Tonight was the much trumped Great Gig In The Sky of the so called Super Moon – a full moon at closest perigee (closest distance to earth) for 7 decades making it 14% larger than when it is at its smallest.
No one would really notice this but it made a good excuse to do some calculations and flex the brains to work out where to shoot it from and which lens to use.
Well, for me, the new amazing and superbly sharp Olympus mZD 300mm f/4 OIS lens was the one to play with and really makes Micro Four Thirds system and the Olympus OM-D E-M1 shine – this would make a moon which normally has an angular diameter of approximately 0.5 deg, nice and large in its 600mm equivalent field of view in full frame terms which gives a 4.1° diagonal field of view (2.3° x 3.4°).
The problem is that to get a city skyline and the moon in the shot, you need to be a long way from the city – perhaps 30km depending upon how much of the skyline you want in, and the moon must be rising – remember the lens only has 4 degrees field of view so if you want the moon and skyline in the same image, you need to capture the moon within 15 minutes of it rising (the moon travels 15 degrees every hour).
Here is my test shot hand held with the 300mm lens in daylight uncropped but with tonal adjustments in LR to show how big the moon will be with this lens and how sharp it is even handheld with its superb image stabilisation:
I wanted to shoot the Melbourne skyline and have the moon rising behind it and for this I calculated that the small mountains to the south west of Melbourne – the You Yangs at 50km line of sight from Melbourne would be a reasonable choice – although a little too far but there were no closer accessible elevated sites available.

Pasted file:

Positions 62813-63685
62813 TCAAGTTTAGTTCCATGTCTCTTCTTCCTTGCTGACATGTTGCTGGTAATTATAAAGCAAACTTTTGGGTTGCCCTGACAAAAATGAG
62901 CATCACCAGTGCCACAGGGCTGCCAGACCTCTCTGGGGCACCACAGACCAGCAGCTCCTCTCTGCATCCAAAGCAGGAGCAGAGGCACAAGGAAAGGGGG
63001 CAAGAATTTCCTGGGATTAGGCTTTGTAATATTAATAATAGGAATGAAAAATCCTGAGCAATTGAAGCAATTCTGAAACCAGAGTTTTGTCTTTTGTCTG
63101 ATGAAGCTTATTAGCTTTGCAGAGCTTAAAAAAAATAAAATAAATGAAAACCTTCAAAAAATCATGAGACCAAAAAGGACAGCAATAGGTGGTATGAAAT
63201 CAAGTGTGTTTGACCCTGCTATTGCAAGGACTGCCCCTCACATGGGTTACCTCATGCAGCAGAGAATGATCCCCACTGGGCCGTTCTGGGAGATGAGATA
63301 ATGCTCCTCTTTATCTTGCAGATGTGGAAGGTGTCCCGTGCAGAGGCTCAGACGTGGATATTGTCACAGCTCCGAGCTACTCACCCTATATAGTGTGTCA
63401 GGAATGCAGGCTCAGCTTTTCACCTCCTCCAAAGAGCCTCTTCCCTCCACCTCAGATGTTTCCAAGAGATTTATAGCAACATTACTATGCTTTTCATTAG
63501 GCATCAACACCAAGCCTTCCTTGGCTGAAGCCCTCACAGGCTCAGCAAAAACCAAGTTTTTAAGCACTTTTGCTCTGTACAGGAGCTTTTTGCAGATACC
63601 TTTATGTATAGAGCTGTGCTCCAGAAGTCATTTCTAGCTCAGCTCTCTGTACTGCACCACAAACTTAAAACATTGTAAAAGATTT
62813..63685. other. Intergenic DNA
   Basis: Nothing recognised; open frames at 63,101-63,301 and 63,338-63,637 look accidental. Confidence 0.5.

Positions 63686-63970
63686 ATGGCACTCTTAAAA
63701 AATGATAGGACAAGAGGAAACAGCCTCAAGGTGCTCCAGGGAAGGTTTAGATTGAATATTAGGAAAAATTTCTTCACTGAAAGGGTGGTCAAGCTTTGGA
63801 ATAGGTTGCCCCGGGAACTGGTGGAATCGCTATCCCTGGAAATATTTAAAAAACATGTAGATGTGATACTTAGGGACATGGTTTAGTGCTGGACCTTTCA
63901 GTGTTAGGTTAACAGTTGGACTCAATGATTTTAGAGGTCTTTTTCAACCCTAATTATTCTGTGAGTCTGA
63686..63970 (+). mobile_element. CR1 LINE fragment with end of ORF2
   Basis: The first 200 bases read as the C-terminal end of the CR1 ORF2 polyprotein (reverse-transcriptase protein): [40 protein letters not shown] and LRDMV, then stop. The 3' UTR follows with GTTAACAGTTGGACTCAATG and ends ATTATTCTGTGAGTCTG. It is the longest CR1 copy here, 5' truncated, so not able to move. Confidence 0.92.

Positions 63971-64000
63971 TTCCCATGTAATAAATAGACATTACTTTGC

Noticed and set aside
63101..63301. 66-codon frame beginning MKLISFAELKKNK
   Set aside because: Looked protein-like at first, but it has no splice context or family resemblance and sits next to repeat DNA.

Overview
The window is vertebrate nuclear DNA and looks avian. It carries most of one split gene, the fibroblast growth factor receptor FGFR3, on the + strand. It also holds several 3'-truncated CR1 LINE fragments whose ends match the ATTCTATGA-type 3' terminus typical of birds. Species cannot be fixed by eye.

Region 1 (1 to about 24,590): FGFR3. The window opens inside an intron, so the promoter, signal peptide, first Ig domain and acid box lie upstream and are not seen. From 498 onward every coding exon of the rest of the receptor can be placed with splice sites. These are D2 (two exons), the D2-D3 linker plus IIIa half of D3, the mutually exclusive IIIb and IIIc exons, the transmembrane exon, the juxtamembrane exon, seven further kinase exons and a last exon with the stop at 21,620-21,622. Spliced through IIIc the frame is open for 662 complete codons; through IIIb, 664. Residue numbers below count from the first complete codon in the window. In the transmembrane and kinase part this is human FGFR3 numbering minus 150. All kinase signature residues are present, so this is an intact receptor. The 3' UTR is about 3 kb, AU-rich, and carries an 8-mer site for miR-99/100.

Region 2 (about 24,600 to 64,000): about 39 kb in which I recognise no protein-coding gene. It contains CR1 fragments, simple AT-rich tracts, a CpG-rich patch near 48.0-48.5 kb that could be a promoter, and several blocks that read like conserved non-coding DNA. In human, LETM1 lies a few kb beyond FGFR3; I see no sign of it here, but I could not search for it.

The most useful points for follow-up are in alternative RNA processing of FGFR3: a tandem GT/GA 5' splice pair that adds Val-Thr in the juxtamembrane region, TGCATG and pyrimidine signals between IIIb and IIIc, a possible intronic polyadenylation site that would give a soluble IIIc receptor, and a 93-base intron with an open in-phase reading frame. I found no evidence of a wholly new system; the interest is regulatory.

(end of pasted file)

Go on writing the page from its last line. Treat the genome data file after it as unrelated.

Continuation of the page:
Heaven sent the promised land, looks all right from where I stand ….
I had tested it last week at sunset, and just to give you an idea how far away the city skyline was, I took a shot with a 50mm equivalent field of view lens (the traditional “standard” field of view) but I had to use a LR brush to highlight the buildings as they were so tiny in the distance:
Here is the Olympus mZD 300mm f/4 lens hand held at f/5.6 – an uncropped version using LR to increase contrast and clarity of the buildings:
And here is the cropped version which really blew me away with the details it resolved including the AMP sign is clearly visible through the 50km of haze – just amazing – click on the image to get a larger view:
The weather forecast was not looking great with remnants of a passing low pressure system still generating much low cloud, but at 5pm, there were large areas of clear sky which would move over Melbourne bringing hope.
So there I sat like a lunatic on the grass (further apologies to Pink Floyd – but I think many of us photography addicts are a little brain damaged – especially when the heavy clouds came over making our heads explode with dark forebodings, and we would not even get to see the dark side of the moon let alone the super moon), and Wishing You Were Here…
I was thinking I like to be here when I can …. but Time was ticking away the moments that make up a dull day … fritter and waste the hours in an offhand way … kicking around on a piece of ground in your home town, waiting for someone or something to show you the way,
and, although No-one told me when to Run, I decided to give up, packed up my camera and tripod, drove down the mountain and out the gates of no return … one sure way to make the clouds part and show the moon – and sure enough it did – so I stopped my car on the side of the road and took a hand held shot just to show I was there.
And when I come home cold and tired … It’s good to warm my bones beside the fire….
and then I think of the new Olympus OM-D E-M1 Mark II and how well this would work with this lens …
and my mind again plays tricks on me …. the cash registers start ringing …. Money …. if you ask for a rise, it’s no surprise that they’re giving none away…
Apologies again to Pink Floyd for the dozen references to their fantastic archive of works which I will treasure until I die.